But what you would then do is work out the standard error which
is something like 20 divided by the population of the UK.
424. The next question seems a bit irrelevant
now. Why are there apparently no significant regional variations
in price responsiveness within the UK?
(Dr Crawford) Well, there might be, but we were unable
to find it in our data. What that means is, if we re-sampled our
data 100 times, we would expect to get the same answer with no
difference 95 times out of 100.
425. Assuming your data is correct, what do
you read into the fact that you are not detecting any regional
variations? Does that mean you can put up the price of alcohol
and people will still buy it?
(Dr Crawford) We did not identify price responsiveness;
there was no change before and after the single market. When we
first came to this we thought before the single market, if price
went up what could people do? Not very much. They could continue
to consume as much as before or reduce their intake. Now they
seem to have an extra option. They can go to France and buy it
or buy it round the back of the bike sheds or wherever you buy
bootleg alcohol. So we would have thought the price responsiveness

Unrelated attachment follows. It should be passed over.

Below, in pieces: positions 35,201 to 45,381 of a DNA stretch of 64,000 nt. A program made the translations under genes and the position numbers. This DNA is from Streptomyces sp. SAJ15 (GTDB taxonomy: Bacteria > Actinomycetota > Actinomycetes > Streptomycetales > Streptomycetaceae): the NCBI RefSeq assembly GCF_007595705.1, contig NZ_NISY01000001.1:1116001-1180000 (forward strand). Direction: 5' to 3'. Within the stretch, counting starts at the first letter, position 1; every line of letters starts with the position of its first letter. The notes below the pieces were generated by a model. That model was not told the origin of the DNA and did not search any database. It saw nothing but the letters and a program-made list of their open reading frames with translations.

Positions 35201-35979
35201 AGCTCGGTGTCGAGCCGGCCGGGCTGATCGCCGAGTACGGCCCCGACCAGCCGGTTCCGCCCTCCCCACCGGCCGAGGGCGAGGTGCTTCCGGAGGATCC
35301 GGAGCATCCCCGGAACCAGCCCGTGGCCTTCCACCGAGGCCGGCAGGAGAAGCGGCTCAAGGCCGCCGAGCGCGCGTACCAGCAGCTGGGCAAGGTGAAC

would go up, but we just did not find that.
426. You would expect to get boot-legging in
England but that is not an option in Scotland.
(Dr Crawford) It is not.
427. But that is still not showing up in the
(Dr Crawford) No. We looked at various regions. We
looked at people a long way away from the Channel ports and people
in the South-East of England and just did not find any particularly
catastrophic drop in their demands after the introduction of the
428. There are significant differences in the
duty rates levied on different types of alcohol. For example,
duty accounts for about 62 per cent of the price of a bottle of
whisky but only 51 per cent of the price of a bottle of wine.
Do you think that there is any justification for the differences
in duties between competing alcoholic drinks? What are the economic
consequences of such differences?
(Dr Crawford) I do not think there is any evidence
that could support that difference. Speaking for myself I think
alcoholic drinks should be taxed on the amount of alcohol they
contain and that that should be constant across all forms of alcohol.
The effect of having relatively high taxes on spirits as compared
to wine would be a reduction in demand for spirits compared with
429. In relation to the external effects of
alcohol, do you think that the UK's current alcohol tax regime
adequately reflects the negative social consequences caused by
excessive alcohol consumption, particularly those related to health